Federal prosecutors in the Enron investigation may be close to filing a new round of criminal charges stemming from a series of off balance sheet transactions that Citigroup ( C) had a role in arranging, according to a recent court filing.

The new charges, which prosecutors reportedly said they are contemplating filing within the next several weeks, involve a deal called Yosemite, which involved a series of controversial prepaid oil-and-gas trades between Enron and Citigroup.

The Yosemite transactions, which were the subject of a high-profile congressional hearing last summer, have stirred controversy because critics contend the deals were really "disguised loans" to Enron. The Yosemite deals helped provide nearly $3.8 billion in financing for Enron, yet they never appeared as a debt on the energy trading firm's books.

Lawyers for former Enron treasurer Ben Glisan raised the possibility of the new charges being filed in a motion to the judge overseeing the Enron prosecution. Earlier this month, Glisan was indicted on fraud charges, along with Enron's former chief financial officer Andrew Fastow, over his alleged involvement in other questionable Enron transactions.

A Citigroup spokeswoman declined to comment on the Glisan filing. A Justice Department spokesman could not be reached for comment. The Glisan filing makes no specific mention to Citigroup or whether charges are being contemplated against any parties.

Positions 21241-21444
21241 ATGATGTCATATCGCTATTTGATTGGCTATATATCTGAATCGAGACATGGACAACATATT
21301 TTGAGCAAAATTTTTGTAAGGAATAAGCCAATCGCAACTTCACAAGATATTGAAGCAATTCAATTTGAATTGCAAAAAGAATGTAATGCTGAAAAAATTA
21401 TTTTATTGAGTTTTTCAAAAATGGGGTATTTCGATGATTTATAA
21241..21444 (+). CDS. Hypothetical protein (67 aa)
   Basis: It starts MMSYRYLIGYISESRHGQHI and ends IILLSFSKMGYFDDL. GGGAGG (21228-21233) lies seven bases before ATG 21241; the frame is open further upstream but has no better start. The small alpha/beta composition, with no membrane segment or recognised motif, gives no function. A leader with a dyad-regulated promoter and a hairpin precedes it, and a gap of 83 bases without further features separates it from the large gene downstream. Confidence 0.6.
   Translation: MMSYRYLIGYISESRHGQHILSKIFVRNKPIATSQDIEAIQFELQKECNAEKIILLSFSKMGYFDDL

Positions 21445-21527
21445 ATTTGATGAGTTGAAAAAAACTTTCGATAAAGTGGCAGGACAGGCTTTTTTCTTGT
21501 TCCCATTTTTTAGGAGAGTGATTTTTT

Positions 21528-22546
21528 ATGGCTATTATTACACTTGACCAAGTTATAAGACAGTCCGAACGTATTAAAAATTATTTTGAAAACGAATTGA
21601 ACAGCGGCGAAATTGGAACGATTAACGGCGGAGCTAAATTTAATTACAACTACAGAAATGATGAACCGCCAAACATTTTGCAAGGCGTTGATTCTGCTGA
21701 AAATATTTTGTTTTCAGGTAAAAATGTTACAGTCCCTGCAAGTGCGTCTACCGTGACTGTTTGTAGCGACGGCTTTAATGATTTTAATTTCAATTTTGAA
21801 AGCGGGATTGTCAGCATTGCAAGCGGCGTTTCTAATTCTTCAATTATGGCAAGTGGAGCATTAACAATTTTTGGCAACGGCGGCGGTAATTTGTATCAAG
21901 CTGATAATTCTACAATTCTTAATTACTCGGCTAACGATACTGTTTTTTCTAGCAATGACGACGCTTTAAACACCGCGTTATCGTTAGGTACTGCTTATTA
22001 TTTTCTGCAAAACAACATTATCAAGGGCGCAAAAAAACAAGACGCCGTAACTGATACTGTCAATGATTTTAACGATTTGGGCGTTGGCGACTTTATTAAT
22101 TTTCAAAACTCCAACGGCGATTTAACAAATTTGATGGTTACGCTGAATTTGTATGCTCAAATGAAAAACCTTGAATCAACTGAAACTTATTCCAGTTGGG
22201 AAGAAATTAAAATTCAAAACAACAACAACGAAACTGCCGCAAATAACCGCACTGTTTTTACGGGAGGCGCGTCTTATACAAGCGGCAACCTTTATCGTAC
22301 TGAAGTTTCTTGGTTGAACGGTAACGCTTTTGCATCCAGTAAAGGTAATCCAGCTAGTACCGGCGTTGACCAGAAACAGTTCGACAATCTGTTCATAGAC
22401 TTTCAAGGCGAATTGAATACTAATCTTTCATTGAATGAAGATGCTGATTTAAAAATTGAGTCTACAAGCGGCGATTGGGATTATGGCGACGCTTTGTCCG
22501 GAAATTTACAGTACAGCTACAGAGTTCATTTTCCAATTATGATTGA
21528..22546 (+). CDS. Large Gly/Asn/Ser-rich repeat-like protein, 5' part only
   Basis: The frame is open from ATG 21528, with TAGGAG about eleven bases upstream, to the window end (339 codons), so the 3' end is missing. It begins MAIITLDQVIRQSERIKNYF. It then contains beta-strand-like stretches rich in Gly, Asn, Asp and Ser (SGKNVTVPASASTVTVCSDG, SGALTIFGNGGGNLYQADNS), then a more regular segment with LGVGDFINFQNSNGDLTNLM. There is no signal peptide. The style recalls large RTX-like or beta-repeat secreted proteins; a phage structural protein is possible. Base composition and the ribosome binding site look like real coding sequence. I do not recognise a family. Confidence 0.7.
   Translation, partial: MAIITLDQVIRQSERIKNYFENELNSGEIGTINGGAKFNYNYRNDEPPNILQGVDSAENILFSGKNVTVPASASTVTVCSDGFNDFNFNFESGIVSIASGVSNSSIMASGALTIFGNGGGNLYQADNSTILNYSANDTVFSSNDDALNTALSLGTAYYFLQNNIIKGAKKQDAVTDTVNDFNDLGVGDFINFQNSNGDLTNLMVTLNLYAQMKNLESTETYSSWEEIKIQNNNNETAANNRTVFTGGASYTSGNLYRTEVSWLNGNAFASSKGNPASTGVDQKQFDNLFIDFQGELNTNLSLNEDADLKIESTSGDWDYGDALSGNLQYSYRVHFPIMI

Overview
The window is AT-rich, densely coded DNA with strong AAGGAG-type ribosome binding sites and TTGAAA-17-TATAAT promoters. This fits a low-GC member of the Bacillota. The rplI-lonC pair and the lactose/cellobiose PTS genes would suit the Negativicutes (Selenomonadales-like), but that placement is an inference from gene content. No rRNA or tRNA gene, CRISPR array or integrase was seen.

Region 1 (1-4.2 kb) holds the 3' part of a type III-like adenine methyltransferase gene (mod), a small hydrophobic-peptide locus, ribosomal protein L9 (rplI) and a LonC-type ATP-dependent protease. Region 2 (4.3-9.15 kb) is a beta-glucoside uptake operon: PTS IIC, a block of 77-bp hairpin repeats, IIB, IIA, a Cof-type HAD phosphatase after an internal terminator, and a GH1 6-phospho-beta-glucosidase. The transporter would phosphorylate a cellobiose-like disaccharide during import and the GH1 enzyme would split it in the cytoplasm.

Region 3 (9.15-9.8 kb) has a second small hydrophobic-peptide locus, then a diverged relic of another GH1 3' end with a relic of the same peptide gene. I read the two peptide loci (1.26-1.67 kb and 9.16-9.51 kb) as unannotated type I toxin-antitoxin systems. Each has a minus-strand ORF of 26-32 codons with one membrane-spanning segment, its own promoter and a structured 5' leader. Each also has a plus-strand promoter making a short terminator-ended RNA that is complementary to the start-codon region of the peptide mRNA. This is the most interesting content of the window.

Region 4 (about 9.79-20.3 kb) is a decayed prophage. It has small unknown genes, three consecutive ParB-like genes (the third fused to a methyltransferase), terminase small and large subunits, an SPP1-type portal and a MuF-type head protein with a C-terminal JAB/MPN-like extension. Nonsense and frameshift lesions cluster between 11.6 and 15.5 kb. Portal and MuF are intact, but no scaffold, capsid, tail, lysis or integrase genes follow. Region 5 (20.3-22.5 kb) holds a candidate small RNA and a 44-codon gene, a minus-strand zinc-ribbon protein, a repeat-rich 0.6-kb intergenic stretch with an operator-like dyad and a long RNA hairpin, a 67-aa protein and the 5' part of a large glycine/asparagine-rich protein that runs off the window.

But last month, in a conference call with reporters, Citigroup officials said they were close to reaching a settlement with the Securities and Exchange Commission, which has been investigating the bank's role in the Yosemite deals and other Enron matters. Citigroup, meanwhile, is being sued by a number of mutual funds that purchased bonds that were used to help fund the Yosemite transactions.

Citigroup, however, is not the only Wall Street firm that has run into problems over its dealings with Enron.

Several weeks ago, the SEC notified J.P. Morgan Chase ( JPM) that it may face civil charges over its involvement in similar series of prepaid transactions involving an off balance sheet entity known as Mahonia. J.P. Morgan, like Citigroup, has said it is in discussions with the SEC to resolve the regulatory investigation.

Earlier this year, Merrill Lynch ( MER) paid an $80 million fine to settle an SEC investigation into its role in helping to arrange a transaction for Enron, which involved the sale of several Nigerian barges. Federal authorities have charged that transaction, which also involved Fastow's LJM2 partnership, was a "sham" deal. The barge deal is a main focus of the indictment against Glisan and Fastow.

The SEC also has filed civil charges against three former Merrill investment bankers stemming from their role in the barge transaction. The bankers are fighting those charges. But the civil case against them has been put on hold at the request of federal prosecutors, who are continuing to investigate the matter.

Meanwhile, the Glisan filing also suggests that prosecutors may bring charges stemming from another Enron off balance sheet venture, this one called Whitewing.

Set up by Enron in 1997, Whitewing was one of the Enron's biggest off balance sheet partnerships and was used by the company to move billions of dollars in ailing assets off the company's books. Working in tandem with the Osprey Trust, another Enron creation, Whitewing and Osprey sold more than $1.4 billion in now worthless bonds to investors.

The proceeds from those bonds were used by Whitewing to buy several ailing power plants and other utilities from Enron. Investment bankers at Credit Suisse First Boston played a leading role in arranging the sale of the Osprey bonds.

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